When I turned eighteen, I decided to come out to my parents. And I chose the morning of December 25 to do it. I didn’t select it for shock value. Christmas, although a Christian holiday, was always celebrated in our household as our favorite day of the year – a time when the familial bond that we always valued became something that was renewed and strengthened time and time again. I remember sitting at the kitchen table with my mother, post-wrapping paper cleanup, post-dishwasher loading, and pre-trying to figure out how these words were going to somehow magically form themselves into sentences that I could verbalize. But sometimes, anxiety prompts a person to act on impulse before the mind can object and before the body can resist. I blurted out the three words, not even stuttering on “l.” All I remember after was the unsurprised look on my mother’s face as she said, “It’s just a phase.” And suddenly, I felt like a kid who had woken up on Christmas morning with all the anticipation and hope in the world, only to find that the one thing she had wished for that year wasn’t under the tree. I was that kid, and I was crushed.
From that moment on, I experienced an emotional distancing from my family that filled me with some of the greatest emptiness I have ever known. It was like trekking through a tundra, surrounded by nomads, but blindfolded and feeling like no one else was there. I tried to wash away that emptiness with a series of failed relationships, including the horribly violent one about which I wrote a few weeks ago. I didn’t want to face rejection, abandonment, and judgment by the people whom I had always considered to be closest to me, by this spiritual being.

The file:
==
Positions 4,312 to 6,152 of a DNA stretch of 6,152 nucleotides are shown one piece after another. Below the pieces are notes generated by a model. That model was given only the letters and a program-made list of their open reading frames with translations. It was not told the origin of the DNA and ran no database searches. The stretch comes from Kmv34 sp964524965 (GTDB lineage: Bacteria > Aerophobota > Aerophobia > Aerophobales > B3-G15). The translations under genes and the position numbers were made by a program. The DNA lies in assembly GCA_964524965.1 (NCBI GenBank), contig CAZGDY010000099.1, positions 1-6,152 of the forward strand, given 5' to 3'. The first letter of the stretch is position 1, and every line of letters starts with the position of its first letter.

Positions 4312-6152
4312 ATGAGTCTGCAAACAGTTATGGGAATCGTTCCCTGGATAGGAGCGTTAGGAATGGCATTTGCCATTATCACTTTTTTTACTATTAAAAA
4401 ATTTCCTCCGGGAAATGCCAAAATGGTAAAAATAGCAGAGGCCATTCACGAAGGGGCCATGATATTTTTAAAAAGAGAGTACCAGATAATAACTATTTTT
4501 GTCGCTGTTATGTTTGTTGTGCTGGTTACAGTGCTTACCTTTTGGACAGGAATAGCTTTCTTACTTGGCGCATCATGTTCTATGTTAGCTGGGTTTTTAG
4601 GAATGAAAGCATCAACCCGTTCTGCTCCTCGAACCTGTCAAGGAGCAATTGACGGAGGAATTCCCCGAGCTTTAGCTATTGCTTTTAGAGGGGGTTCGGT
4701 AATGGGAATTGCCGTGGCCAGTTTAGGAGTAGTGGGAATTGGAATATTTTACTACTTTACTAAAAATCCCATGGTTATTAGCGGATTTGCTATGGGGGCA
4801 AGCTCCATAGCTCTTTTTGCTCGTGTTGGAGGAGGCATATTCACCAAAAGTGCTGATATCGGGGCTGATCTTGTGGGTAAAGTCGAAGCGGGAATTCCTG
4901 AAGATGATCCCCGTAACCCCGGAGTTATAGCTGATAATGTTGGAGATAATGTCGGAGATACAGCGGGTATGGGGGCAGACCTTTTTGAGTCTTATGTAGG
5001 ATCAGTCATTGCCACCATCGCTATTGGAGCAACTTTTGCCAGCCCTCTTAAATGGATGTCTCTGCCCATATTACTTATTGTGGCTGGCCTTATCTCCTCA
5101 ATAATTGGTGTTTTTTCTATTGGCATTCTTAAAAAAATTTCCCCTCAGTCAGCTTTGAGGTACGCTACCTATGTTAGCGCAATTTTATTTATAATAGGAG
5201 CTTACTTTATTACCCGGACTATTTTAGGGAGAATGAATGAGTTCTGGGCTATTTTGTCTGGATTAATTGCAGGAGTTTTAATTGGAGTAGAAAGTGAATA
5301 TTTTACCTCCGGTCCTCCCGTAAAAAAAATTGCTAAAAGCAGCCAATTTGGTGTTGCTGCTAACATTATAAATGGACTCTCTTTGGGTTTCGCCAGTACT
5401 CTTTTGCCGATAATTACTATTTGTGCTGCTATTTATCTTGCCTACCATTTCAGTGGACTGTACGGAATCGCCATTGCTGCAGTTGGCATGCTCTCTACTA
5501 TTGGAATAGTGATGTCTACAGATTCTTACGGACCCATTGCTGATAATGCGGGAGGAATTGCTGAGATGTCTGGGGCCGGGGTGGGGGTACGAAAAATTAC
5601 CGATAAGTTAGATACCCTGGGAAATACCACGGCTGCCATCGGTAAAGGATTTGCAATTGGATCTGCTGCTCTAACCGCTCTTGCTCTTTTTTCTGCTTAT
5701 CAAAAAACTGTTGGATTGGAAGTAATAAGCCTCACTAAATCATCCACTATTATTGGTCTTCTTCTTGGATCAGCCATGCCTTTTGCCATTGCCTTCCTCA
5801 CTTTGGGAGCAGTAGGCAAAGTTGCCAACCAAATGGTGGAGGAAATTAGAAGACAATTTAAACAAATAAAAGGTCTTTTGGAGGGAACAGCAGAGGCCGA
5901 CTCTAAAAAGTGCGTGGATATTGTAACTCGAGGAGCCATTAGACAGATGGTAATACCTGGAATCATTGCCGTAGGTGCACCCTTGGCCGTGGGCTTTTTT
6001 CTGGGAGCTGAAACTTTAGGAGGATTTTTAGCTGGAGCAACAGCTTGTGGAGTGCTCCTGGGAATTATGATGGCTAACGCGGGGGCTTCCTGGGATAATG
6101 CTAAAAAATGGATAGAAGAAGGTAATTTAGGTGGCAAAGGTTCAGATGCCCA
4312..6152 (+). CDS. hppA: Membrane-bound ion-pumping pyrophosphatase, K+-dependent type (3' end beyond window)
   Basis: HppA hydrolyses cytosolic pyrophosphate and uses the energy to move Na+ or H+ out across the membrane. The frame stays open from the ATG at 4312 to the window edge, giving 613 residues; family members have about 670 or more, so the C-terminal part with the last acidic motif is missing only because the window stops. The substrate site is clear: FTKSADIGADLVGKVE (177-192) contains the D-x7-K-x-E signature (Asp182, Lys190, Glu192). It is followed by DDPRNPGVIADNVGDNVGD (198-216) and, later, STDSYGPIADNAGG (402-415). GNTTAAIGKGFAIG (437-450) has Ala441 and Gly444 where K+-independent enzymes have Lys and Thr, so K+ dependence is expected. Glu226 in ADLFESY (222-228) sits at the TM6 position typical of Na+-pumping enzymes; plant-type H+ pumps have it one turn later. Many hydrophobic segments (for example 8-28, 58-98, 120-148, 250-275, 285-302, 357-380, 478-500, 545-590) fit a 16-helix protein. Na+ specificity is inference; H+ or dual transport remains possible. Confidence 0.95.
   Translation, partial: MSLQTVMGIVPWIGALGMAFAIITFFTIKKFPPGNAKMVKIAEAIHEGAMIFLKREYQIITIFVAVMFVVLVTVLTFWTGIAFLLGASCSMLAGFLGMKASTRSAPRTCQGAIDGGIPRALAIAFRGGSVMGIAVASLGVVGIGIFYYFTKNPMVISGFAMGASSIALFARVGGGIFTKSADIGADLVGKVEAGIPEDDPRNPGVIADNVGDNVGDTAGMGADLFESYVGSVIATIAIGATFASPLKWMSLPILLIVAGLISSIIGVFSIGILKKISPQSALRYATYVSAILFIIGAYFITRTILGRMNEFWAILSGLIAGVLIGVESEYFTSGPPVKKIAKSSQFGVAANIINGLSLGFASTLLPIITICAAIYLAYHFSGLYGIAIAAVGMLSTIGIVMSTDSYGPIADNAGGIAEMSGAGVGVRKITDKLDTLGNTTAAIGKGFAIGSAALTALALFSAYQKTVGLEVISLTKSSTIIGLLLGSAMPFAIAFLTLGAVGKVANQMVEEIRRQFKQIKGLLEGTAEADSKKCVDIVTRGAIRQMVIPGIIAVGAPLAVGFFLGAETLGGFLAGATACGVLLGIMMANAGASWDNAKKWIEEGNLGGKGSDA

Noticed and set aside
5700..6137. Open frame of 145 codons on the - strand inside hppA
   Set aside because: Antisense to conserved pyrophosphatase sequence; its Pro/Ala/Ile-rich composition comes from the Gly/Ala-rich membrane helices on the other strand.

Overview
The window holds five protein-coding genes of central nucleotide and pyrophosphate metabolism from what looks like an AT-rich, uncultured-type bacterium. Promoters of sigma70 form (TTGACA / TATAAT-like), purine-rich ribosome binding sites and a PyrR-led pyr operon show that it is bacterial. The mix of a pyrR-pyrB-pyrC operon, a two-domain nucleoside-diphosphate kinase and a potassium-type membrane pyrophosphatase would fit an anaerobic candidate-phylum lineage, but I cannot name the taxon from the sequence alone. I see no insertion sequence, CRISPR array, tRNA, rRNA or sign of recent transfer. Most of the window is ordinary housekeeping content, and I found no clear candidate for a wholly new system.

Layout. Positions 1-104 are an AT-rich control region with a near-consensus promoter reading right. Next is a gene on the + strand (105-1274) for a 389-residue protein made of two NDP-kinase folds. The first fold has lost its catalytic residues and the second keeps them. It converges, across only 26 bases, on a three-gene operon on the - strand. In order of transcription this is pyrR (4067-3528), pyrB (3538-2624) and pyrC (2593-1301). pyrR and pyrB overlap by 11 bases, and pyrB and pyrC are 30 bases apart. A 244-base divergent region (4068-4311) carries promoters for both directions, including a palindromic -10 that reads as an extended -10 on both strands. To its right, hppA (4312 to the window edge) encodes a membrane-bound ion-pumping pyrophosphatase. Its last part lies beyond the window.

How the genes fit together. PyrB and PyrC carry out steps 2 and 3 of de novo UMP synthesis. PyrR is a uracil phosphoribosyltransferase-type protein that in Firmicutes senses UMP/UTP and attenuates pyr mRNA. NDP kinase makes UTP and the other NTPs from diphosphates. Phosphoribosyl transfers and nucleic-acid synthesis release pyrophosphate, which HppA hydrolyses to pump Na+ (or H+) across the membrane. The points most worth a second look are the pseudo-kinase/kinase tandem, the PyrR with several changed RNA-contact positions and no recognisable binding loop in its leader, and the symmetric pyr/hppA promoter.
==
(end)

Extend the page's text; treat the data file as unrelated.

Out of desperation, I went to a temple in Houston one weekend, about fifteen years after I had last been inside of a religious establishment. People oftentimes describe spiritual experiences as monumental, dramatic events that are blissful, surreal, and simultaneously shock the core. Mine was ordinary, I suppose. But in crossing that threshold, I felt a transformation, one from a lifetime of feeling displacement to just one moment of feeling balance, peace, and belonging. That’s when I realized that this puzzle of life is only complete when the last piece of it stops struggling. When I accept that the puzzle maker truly wants me to stop fighting the puzzle itself and just “be,” only then can I accept myself as the piece that fits.
Today I am grateful that I am that piece, that I have the capacity to enact change in this world based on who I am, based on just “being” – on just being me. And since I’ve come to that place of self-acceptance, of self-nurturing, I have been blessed with the ability to embrace that puzzle instead of shunning it, to feel compassion for the other pieces and to love myself regardless of whether they are in acceptance of me, or even of themselves. My family doesn’t exactly welcome my homosexuality today, but they don’t reject it either. They love me for just being, and I love them in the same way. I thank that spiritual someone, that threshold in Houston, for giving me the power to truly know that.
So these days, I still sometimes have dreams about my future wedding day. I hold hands with my wife – whoever she may be – as we circle the ceremonial fire in traditional Indian garb, flanked by gold jewelry and extravagant ornaments. We are filled with the certainty that we will be bound together in harmony for life, but everything isn’t perfect. Instead, it’s just the way it’s supposed to be.